At the European Union’s Brussels summit on Friday, EU leaders agreed that euro-area rescue funds could be used to stabilize markets (read bail out troubled countries) without forcing these countries that comply with EU budget rules to adopt extra austerity measures or economic reforms. It was also agreed that a single supervisory body for euro-zone banks, housed under the European Central Bank, would be created by year’s end — much faster than previously discussed.
In essence, what the EU agreed to (after Spain and Italy withheld their support for previous measures that did include requirements for austerity measures and debt-level reductions), is to remove any need for austerity measures to qualify for bailout funds. More to the point, the rules regarding membership in the European Union, among them the requirement that countries maintain debt levels not to exceed a maximum of 60 percent of gross-domestic product and budget deficits not to exceed 3 percent of GDP.
Most troubled countries in the EU are running sovereign debt levels at more than twice this ceiling, and budget deficits in the double digits. Greece completely lied to the EU about its debt levels and budget deficits until they became so large that the country had to beg for outside assistance (a bailout). To get the bailout, Greece agreed to austerity measures, including cutting its budget deficit and also (eventually) reducing its national debt as a percentage of GDP. These austerity measures included cuts in government entitlements, an increase in the retirement age, a reduction in guaranteed benefits, government wages, job cuts, etc.
With this new “agreement,” these requirements are off the table. In other words, these countries took money and will take even more money from the bailout fund, and will not be required to stop the excessive spending that got them into trouble in the first place.
As I always say: You cannot borrow your way out of debt, which is exactly what these countries are trying to do. They will eventually default, and countries like Germany, which is relatively stronger economically, and which is providing the bulk of the bailout money, will be left holding IOUs that are worthless.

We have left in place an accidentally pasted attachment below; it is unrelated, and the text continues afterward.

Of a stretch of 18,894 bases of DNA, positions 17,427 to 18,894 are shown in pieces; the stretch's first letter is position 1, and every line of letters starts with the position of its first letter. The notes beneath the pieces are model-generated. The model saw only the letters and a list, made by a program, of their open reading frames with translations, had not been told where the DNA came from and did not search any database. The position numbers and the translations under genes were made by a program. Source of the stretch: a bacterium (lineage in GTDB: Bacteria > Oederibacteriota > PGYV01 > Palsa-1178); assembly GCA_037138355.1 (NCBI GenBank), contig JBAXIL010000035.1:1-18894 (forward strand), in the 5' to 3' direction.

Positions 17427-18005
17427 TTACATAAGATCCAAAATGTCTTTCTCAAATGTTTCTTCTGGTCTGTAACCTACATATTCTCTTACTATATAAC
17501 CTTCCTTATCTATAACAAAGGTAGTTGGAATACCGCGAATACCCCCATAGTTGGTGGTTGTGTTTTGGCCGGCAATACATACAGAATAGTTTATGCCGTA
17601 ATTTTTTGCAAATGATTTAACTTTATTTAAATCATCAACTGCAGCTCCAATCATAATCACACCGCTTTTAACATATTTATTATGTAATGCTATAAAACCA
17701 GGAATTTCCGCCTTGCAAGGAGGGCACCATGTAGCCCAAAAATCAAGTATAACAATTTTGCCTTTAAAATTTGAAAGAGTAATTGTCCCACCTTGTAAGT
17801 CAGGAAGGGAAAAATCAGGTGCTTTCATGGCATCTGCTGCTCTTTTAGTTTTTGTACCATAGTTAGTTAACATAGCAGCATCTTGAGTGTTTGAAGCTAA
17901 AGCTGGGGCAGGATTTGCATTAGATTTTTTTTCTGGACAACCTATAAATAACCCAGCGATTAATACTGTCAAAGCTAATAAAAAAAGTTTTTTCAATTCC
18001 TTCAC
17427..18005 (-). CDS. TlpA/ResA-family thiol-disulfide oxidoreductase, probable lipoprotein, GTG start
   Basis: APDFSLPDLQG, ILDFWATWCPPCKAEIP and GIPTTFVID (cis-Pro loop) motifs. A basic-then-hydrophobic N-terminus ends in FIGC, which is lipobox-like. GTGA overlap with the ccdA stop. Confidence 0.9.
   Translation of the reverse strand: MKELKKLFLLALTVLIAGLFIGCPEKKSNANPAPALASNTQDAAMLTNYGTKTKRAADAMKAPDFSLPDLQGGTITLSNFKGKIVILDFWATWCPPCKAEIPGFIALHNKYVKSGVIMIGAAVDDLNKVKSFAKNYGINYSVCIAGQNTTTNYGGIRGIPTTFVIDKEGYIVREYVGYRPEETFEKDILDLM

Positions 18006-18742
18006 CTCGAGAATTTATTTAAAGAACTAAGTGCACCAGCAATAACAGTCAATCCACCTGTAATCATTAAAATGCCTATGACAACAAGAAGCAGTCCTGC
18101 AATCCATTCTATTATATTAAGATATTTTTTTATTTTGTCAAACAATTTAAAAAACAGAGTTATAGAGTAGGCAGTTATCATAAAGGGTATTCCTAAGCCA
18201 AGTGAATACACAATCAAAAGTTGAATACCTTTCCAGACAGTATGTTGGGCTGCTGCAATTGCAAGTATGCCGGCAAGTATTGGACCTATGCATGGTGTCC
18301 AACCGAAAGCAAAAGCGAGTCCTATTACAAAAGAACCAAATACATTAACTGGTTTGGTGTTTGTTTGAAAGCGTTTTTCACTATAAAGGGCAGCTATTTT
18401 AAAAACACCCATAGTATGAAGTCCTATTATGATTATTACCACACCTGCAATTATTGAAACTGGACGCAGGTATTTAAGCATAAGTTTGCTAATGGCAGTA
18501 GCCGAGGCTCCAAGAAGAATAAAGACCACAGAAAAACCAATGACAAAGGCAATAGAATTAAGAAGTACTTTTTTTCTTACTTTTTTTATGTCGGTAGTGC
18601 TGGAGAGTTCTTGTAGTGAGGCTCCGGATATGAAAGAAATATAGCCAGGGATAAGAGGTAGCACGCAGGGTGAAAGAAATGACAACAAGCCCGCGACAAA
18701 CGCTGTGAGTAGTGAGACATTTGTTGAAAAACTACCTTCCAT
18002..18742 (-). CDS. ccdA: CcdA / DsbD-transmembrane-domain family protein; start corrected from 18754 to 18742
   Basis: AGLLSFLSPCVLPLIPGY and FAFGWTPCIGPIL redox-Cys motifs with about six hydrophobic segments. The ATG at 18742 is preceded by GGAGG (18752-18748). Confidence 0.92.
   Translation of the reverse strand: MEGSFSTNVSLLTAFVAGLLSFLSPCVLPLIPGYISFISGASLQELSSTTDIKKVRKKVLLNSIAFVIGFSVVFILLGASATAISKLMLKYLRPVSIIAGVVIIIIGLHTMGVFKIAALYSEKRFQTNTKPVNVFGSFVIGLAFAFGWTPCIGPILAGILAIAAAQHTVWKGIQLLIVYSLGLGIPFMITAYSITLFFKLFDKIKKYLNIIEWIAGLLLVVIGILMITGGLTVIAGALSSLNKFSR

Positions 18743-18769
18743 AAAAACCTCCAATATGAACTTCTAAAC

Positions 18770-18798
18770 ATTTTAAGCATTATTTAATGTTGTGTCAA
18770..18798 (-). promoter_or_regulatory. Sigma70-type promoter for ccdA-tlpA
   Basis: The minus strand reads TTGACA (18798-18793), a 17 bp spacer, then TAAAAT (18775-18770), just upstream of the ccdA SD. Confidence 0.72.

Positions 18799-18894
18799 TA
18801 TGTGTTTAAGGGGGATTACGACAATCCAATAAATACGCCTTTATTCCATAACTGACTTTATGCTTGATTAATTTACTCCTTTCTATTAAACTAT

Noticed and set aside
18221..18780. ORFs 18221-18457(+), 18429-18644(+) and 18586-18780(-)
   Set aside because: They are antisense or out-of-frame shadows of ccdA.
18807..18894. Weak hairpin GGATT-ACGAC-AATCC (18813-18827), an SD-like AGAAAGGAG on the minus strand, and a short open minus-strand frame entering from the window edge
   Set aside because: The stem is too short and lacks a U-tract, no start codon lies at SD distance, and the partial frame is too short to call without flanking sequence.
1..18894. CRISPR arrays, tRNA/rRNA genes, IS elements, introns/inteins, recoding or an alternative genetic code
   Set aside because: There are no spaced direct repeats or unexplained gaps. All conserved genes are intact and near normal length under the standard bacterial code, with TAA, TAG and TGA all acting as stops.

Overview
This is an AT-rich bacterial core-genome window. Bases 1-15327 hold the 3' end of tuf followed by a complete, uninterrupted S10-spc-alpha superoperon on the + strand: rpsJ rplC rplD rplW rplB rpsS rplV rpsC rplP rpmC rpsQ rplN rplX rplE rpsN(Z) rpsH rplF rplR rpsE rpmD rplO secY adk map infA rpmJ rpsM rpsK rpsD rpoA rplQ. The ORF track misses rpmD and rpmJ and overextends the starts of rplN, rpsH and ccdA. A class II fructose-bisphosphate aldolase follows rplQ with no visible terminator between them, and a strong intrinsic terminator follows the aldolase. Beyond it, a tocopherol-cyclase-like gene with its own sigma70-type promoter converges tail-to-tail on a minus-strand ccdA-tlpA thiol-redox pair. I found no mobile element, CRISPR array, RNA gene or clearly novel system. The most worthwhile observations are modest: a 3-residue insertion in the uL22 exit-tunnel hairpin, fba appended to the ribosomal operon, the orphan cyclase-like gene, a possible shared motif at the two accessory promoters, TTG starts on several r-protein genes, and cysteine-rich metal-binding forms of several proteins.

This will be a tough deal for German Chancellor Angela Merkel to sell to the German people. Germany’s economy is relatively good compared to EU-member countries in southern Europe. The German people have a conservative culture that favors fiscal responsibility. But Germans are becoming disenchanted with membership in the EU, as they are being asked to foot the bill at increasing cost for the mistakes of these other countries.
The positive for world financial markets is that some of the short-term pressure has been alleviated, but the underlying problems remain, and with this agreement, will only get worse in time. The United States currently has about $15 trillion in national debt, which represents roughly 100 percent of our total GDP. We have more debt than any other country on the planet. Italy, one of the EU countries with the most serious financial problems, has about $2.2 trillion in debt, which represents 120 percent of GDP, or about $1.8 trillion each year. Spain, another major problem country in the EU, has about $1 trillion in national debt, which represents 69 percent of GDP, or about $1.4 trillion. Greece is relatively small in terms of national debt and GDP, with about $480 billion in national debt, which represents 160 percent of GDP, or about $300 billion each year.
Greece has been at the forefront of the news coverage relating to the EU debt crisis, but ironically, it is one of the smallest economies in the union. Spain and Italy are much more troublesome because their economies are about five and six times the size of the Greek economy, respectively. Greece has had more immediate bailout needs, so it has dominated news coverage and has received the most attention in terms of bailout funding. Spain and Italy are a much larger, more complicated problem for the EU and for world financial markets (and you and me). I am not convinced that enough money can be contributed by the other EU countries (read Germany) to keep Spain and Germany afloat. EU leaders seem to be having trouble supporting Greece alone.